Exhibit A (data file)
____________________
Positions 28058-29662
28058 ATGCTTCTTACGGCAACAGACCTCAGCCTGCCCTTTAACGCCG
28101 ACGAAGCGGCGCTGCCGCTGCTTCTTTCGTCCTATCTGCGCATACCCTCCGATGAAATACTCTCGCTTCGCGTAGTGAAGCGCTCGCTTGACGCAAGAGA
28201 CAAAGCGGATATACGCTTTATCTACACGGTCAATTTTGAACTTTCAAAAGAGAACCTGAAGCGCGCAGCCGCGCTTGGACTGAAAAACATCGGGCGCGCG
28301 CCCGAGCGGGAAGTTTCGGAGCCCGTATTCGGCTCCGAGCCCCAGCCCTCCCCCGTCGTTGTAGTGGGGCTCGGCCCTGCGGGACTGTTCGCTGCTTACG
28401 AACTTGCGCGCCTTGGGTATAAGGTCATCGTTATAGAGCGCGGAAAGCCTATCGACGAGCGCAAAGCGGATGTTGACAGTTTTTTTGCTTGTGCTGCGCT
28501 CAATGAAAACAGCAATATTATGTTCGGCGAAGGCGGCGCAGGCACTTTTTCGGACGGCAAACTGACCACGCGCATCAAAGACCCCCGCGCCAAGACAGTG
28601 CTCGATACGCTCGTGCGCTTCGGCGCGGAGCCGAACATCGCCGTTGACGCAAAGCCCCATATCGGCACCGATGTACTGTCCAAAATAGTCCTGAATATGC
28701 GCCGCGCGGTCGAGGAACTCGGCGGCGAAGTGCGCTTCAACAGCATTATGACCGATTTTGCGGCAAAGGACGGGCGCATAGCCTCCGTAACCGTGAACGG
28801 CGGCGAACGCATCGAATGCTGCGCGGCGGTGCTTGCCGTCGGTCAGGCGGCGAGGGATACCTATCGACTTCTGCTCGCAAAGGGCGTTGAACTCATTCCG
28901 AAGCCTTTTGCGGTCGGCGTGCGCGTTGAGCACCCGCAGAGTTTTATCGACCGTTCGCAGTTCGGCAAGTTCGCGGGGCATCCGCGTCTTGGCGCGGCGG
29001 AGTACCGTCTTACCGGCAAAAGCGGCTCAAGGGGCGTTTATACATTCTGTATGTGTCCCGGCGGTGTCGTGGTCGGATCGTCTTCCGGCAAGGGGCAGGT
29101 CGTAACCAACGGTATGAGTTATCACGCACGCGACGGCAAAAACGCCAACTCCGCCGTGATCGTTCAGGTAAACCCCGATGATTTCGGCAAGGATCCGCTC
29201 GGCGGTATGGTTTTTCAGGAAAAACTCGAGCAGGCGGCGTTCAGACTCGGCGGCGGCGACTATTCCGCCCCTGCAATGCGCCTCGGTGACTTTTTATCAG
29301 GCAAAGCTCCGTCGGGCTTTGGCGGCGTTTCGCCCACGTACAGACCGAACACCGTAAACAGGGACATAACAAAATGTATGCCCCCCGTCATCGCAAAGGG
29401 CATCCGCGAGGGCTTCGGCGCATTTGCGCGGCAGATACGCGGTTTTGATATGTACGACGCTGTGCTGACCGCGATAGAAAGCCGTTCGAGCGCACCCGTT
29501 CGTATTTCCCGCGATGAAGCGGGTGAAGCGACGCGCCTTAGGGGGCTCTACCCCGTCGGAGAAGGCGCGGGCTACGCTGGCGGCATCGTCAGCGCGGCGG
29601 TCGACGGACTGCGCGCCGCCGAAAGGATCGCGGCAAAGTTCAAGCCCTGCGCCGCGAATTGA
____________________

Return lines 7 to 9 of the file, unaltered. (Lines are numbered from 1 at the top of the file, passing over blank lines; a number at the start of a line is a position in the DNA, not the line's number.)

28501 CAATGAAAACAGCAATATTATGTTCGGCGAAGGCGGCGCAGGCACTTTTTCGGACGGCAAACTGACCACGCGCATCAAAGACCCCCGCGCCAAGACAGTG
28601 CTCGATACGCTCGTGCGCTTCGGCGCGGAGCCGAACATCGCCGTTGACGCAAAGCCCCATATCGGCACCGATGTACTGTCCAAAATAGTCCTGAATATGC
28701 GCCGCGCGGTCGAGGAACTCGGCGGCGAAGTGCGCTTCAACAGCATTATGACCGATTTTGCGGCAAAGGACGGGCGCATAGCCTCCGTAACCGTGAACGG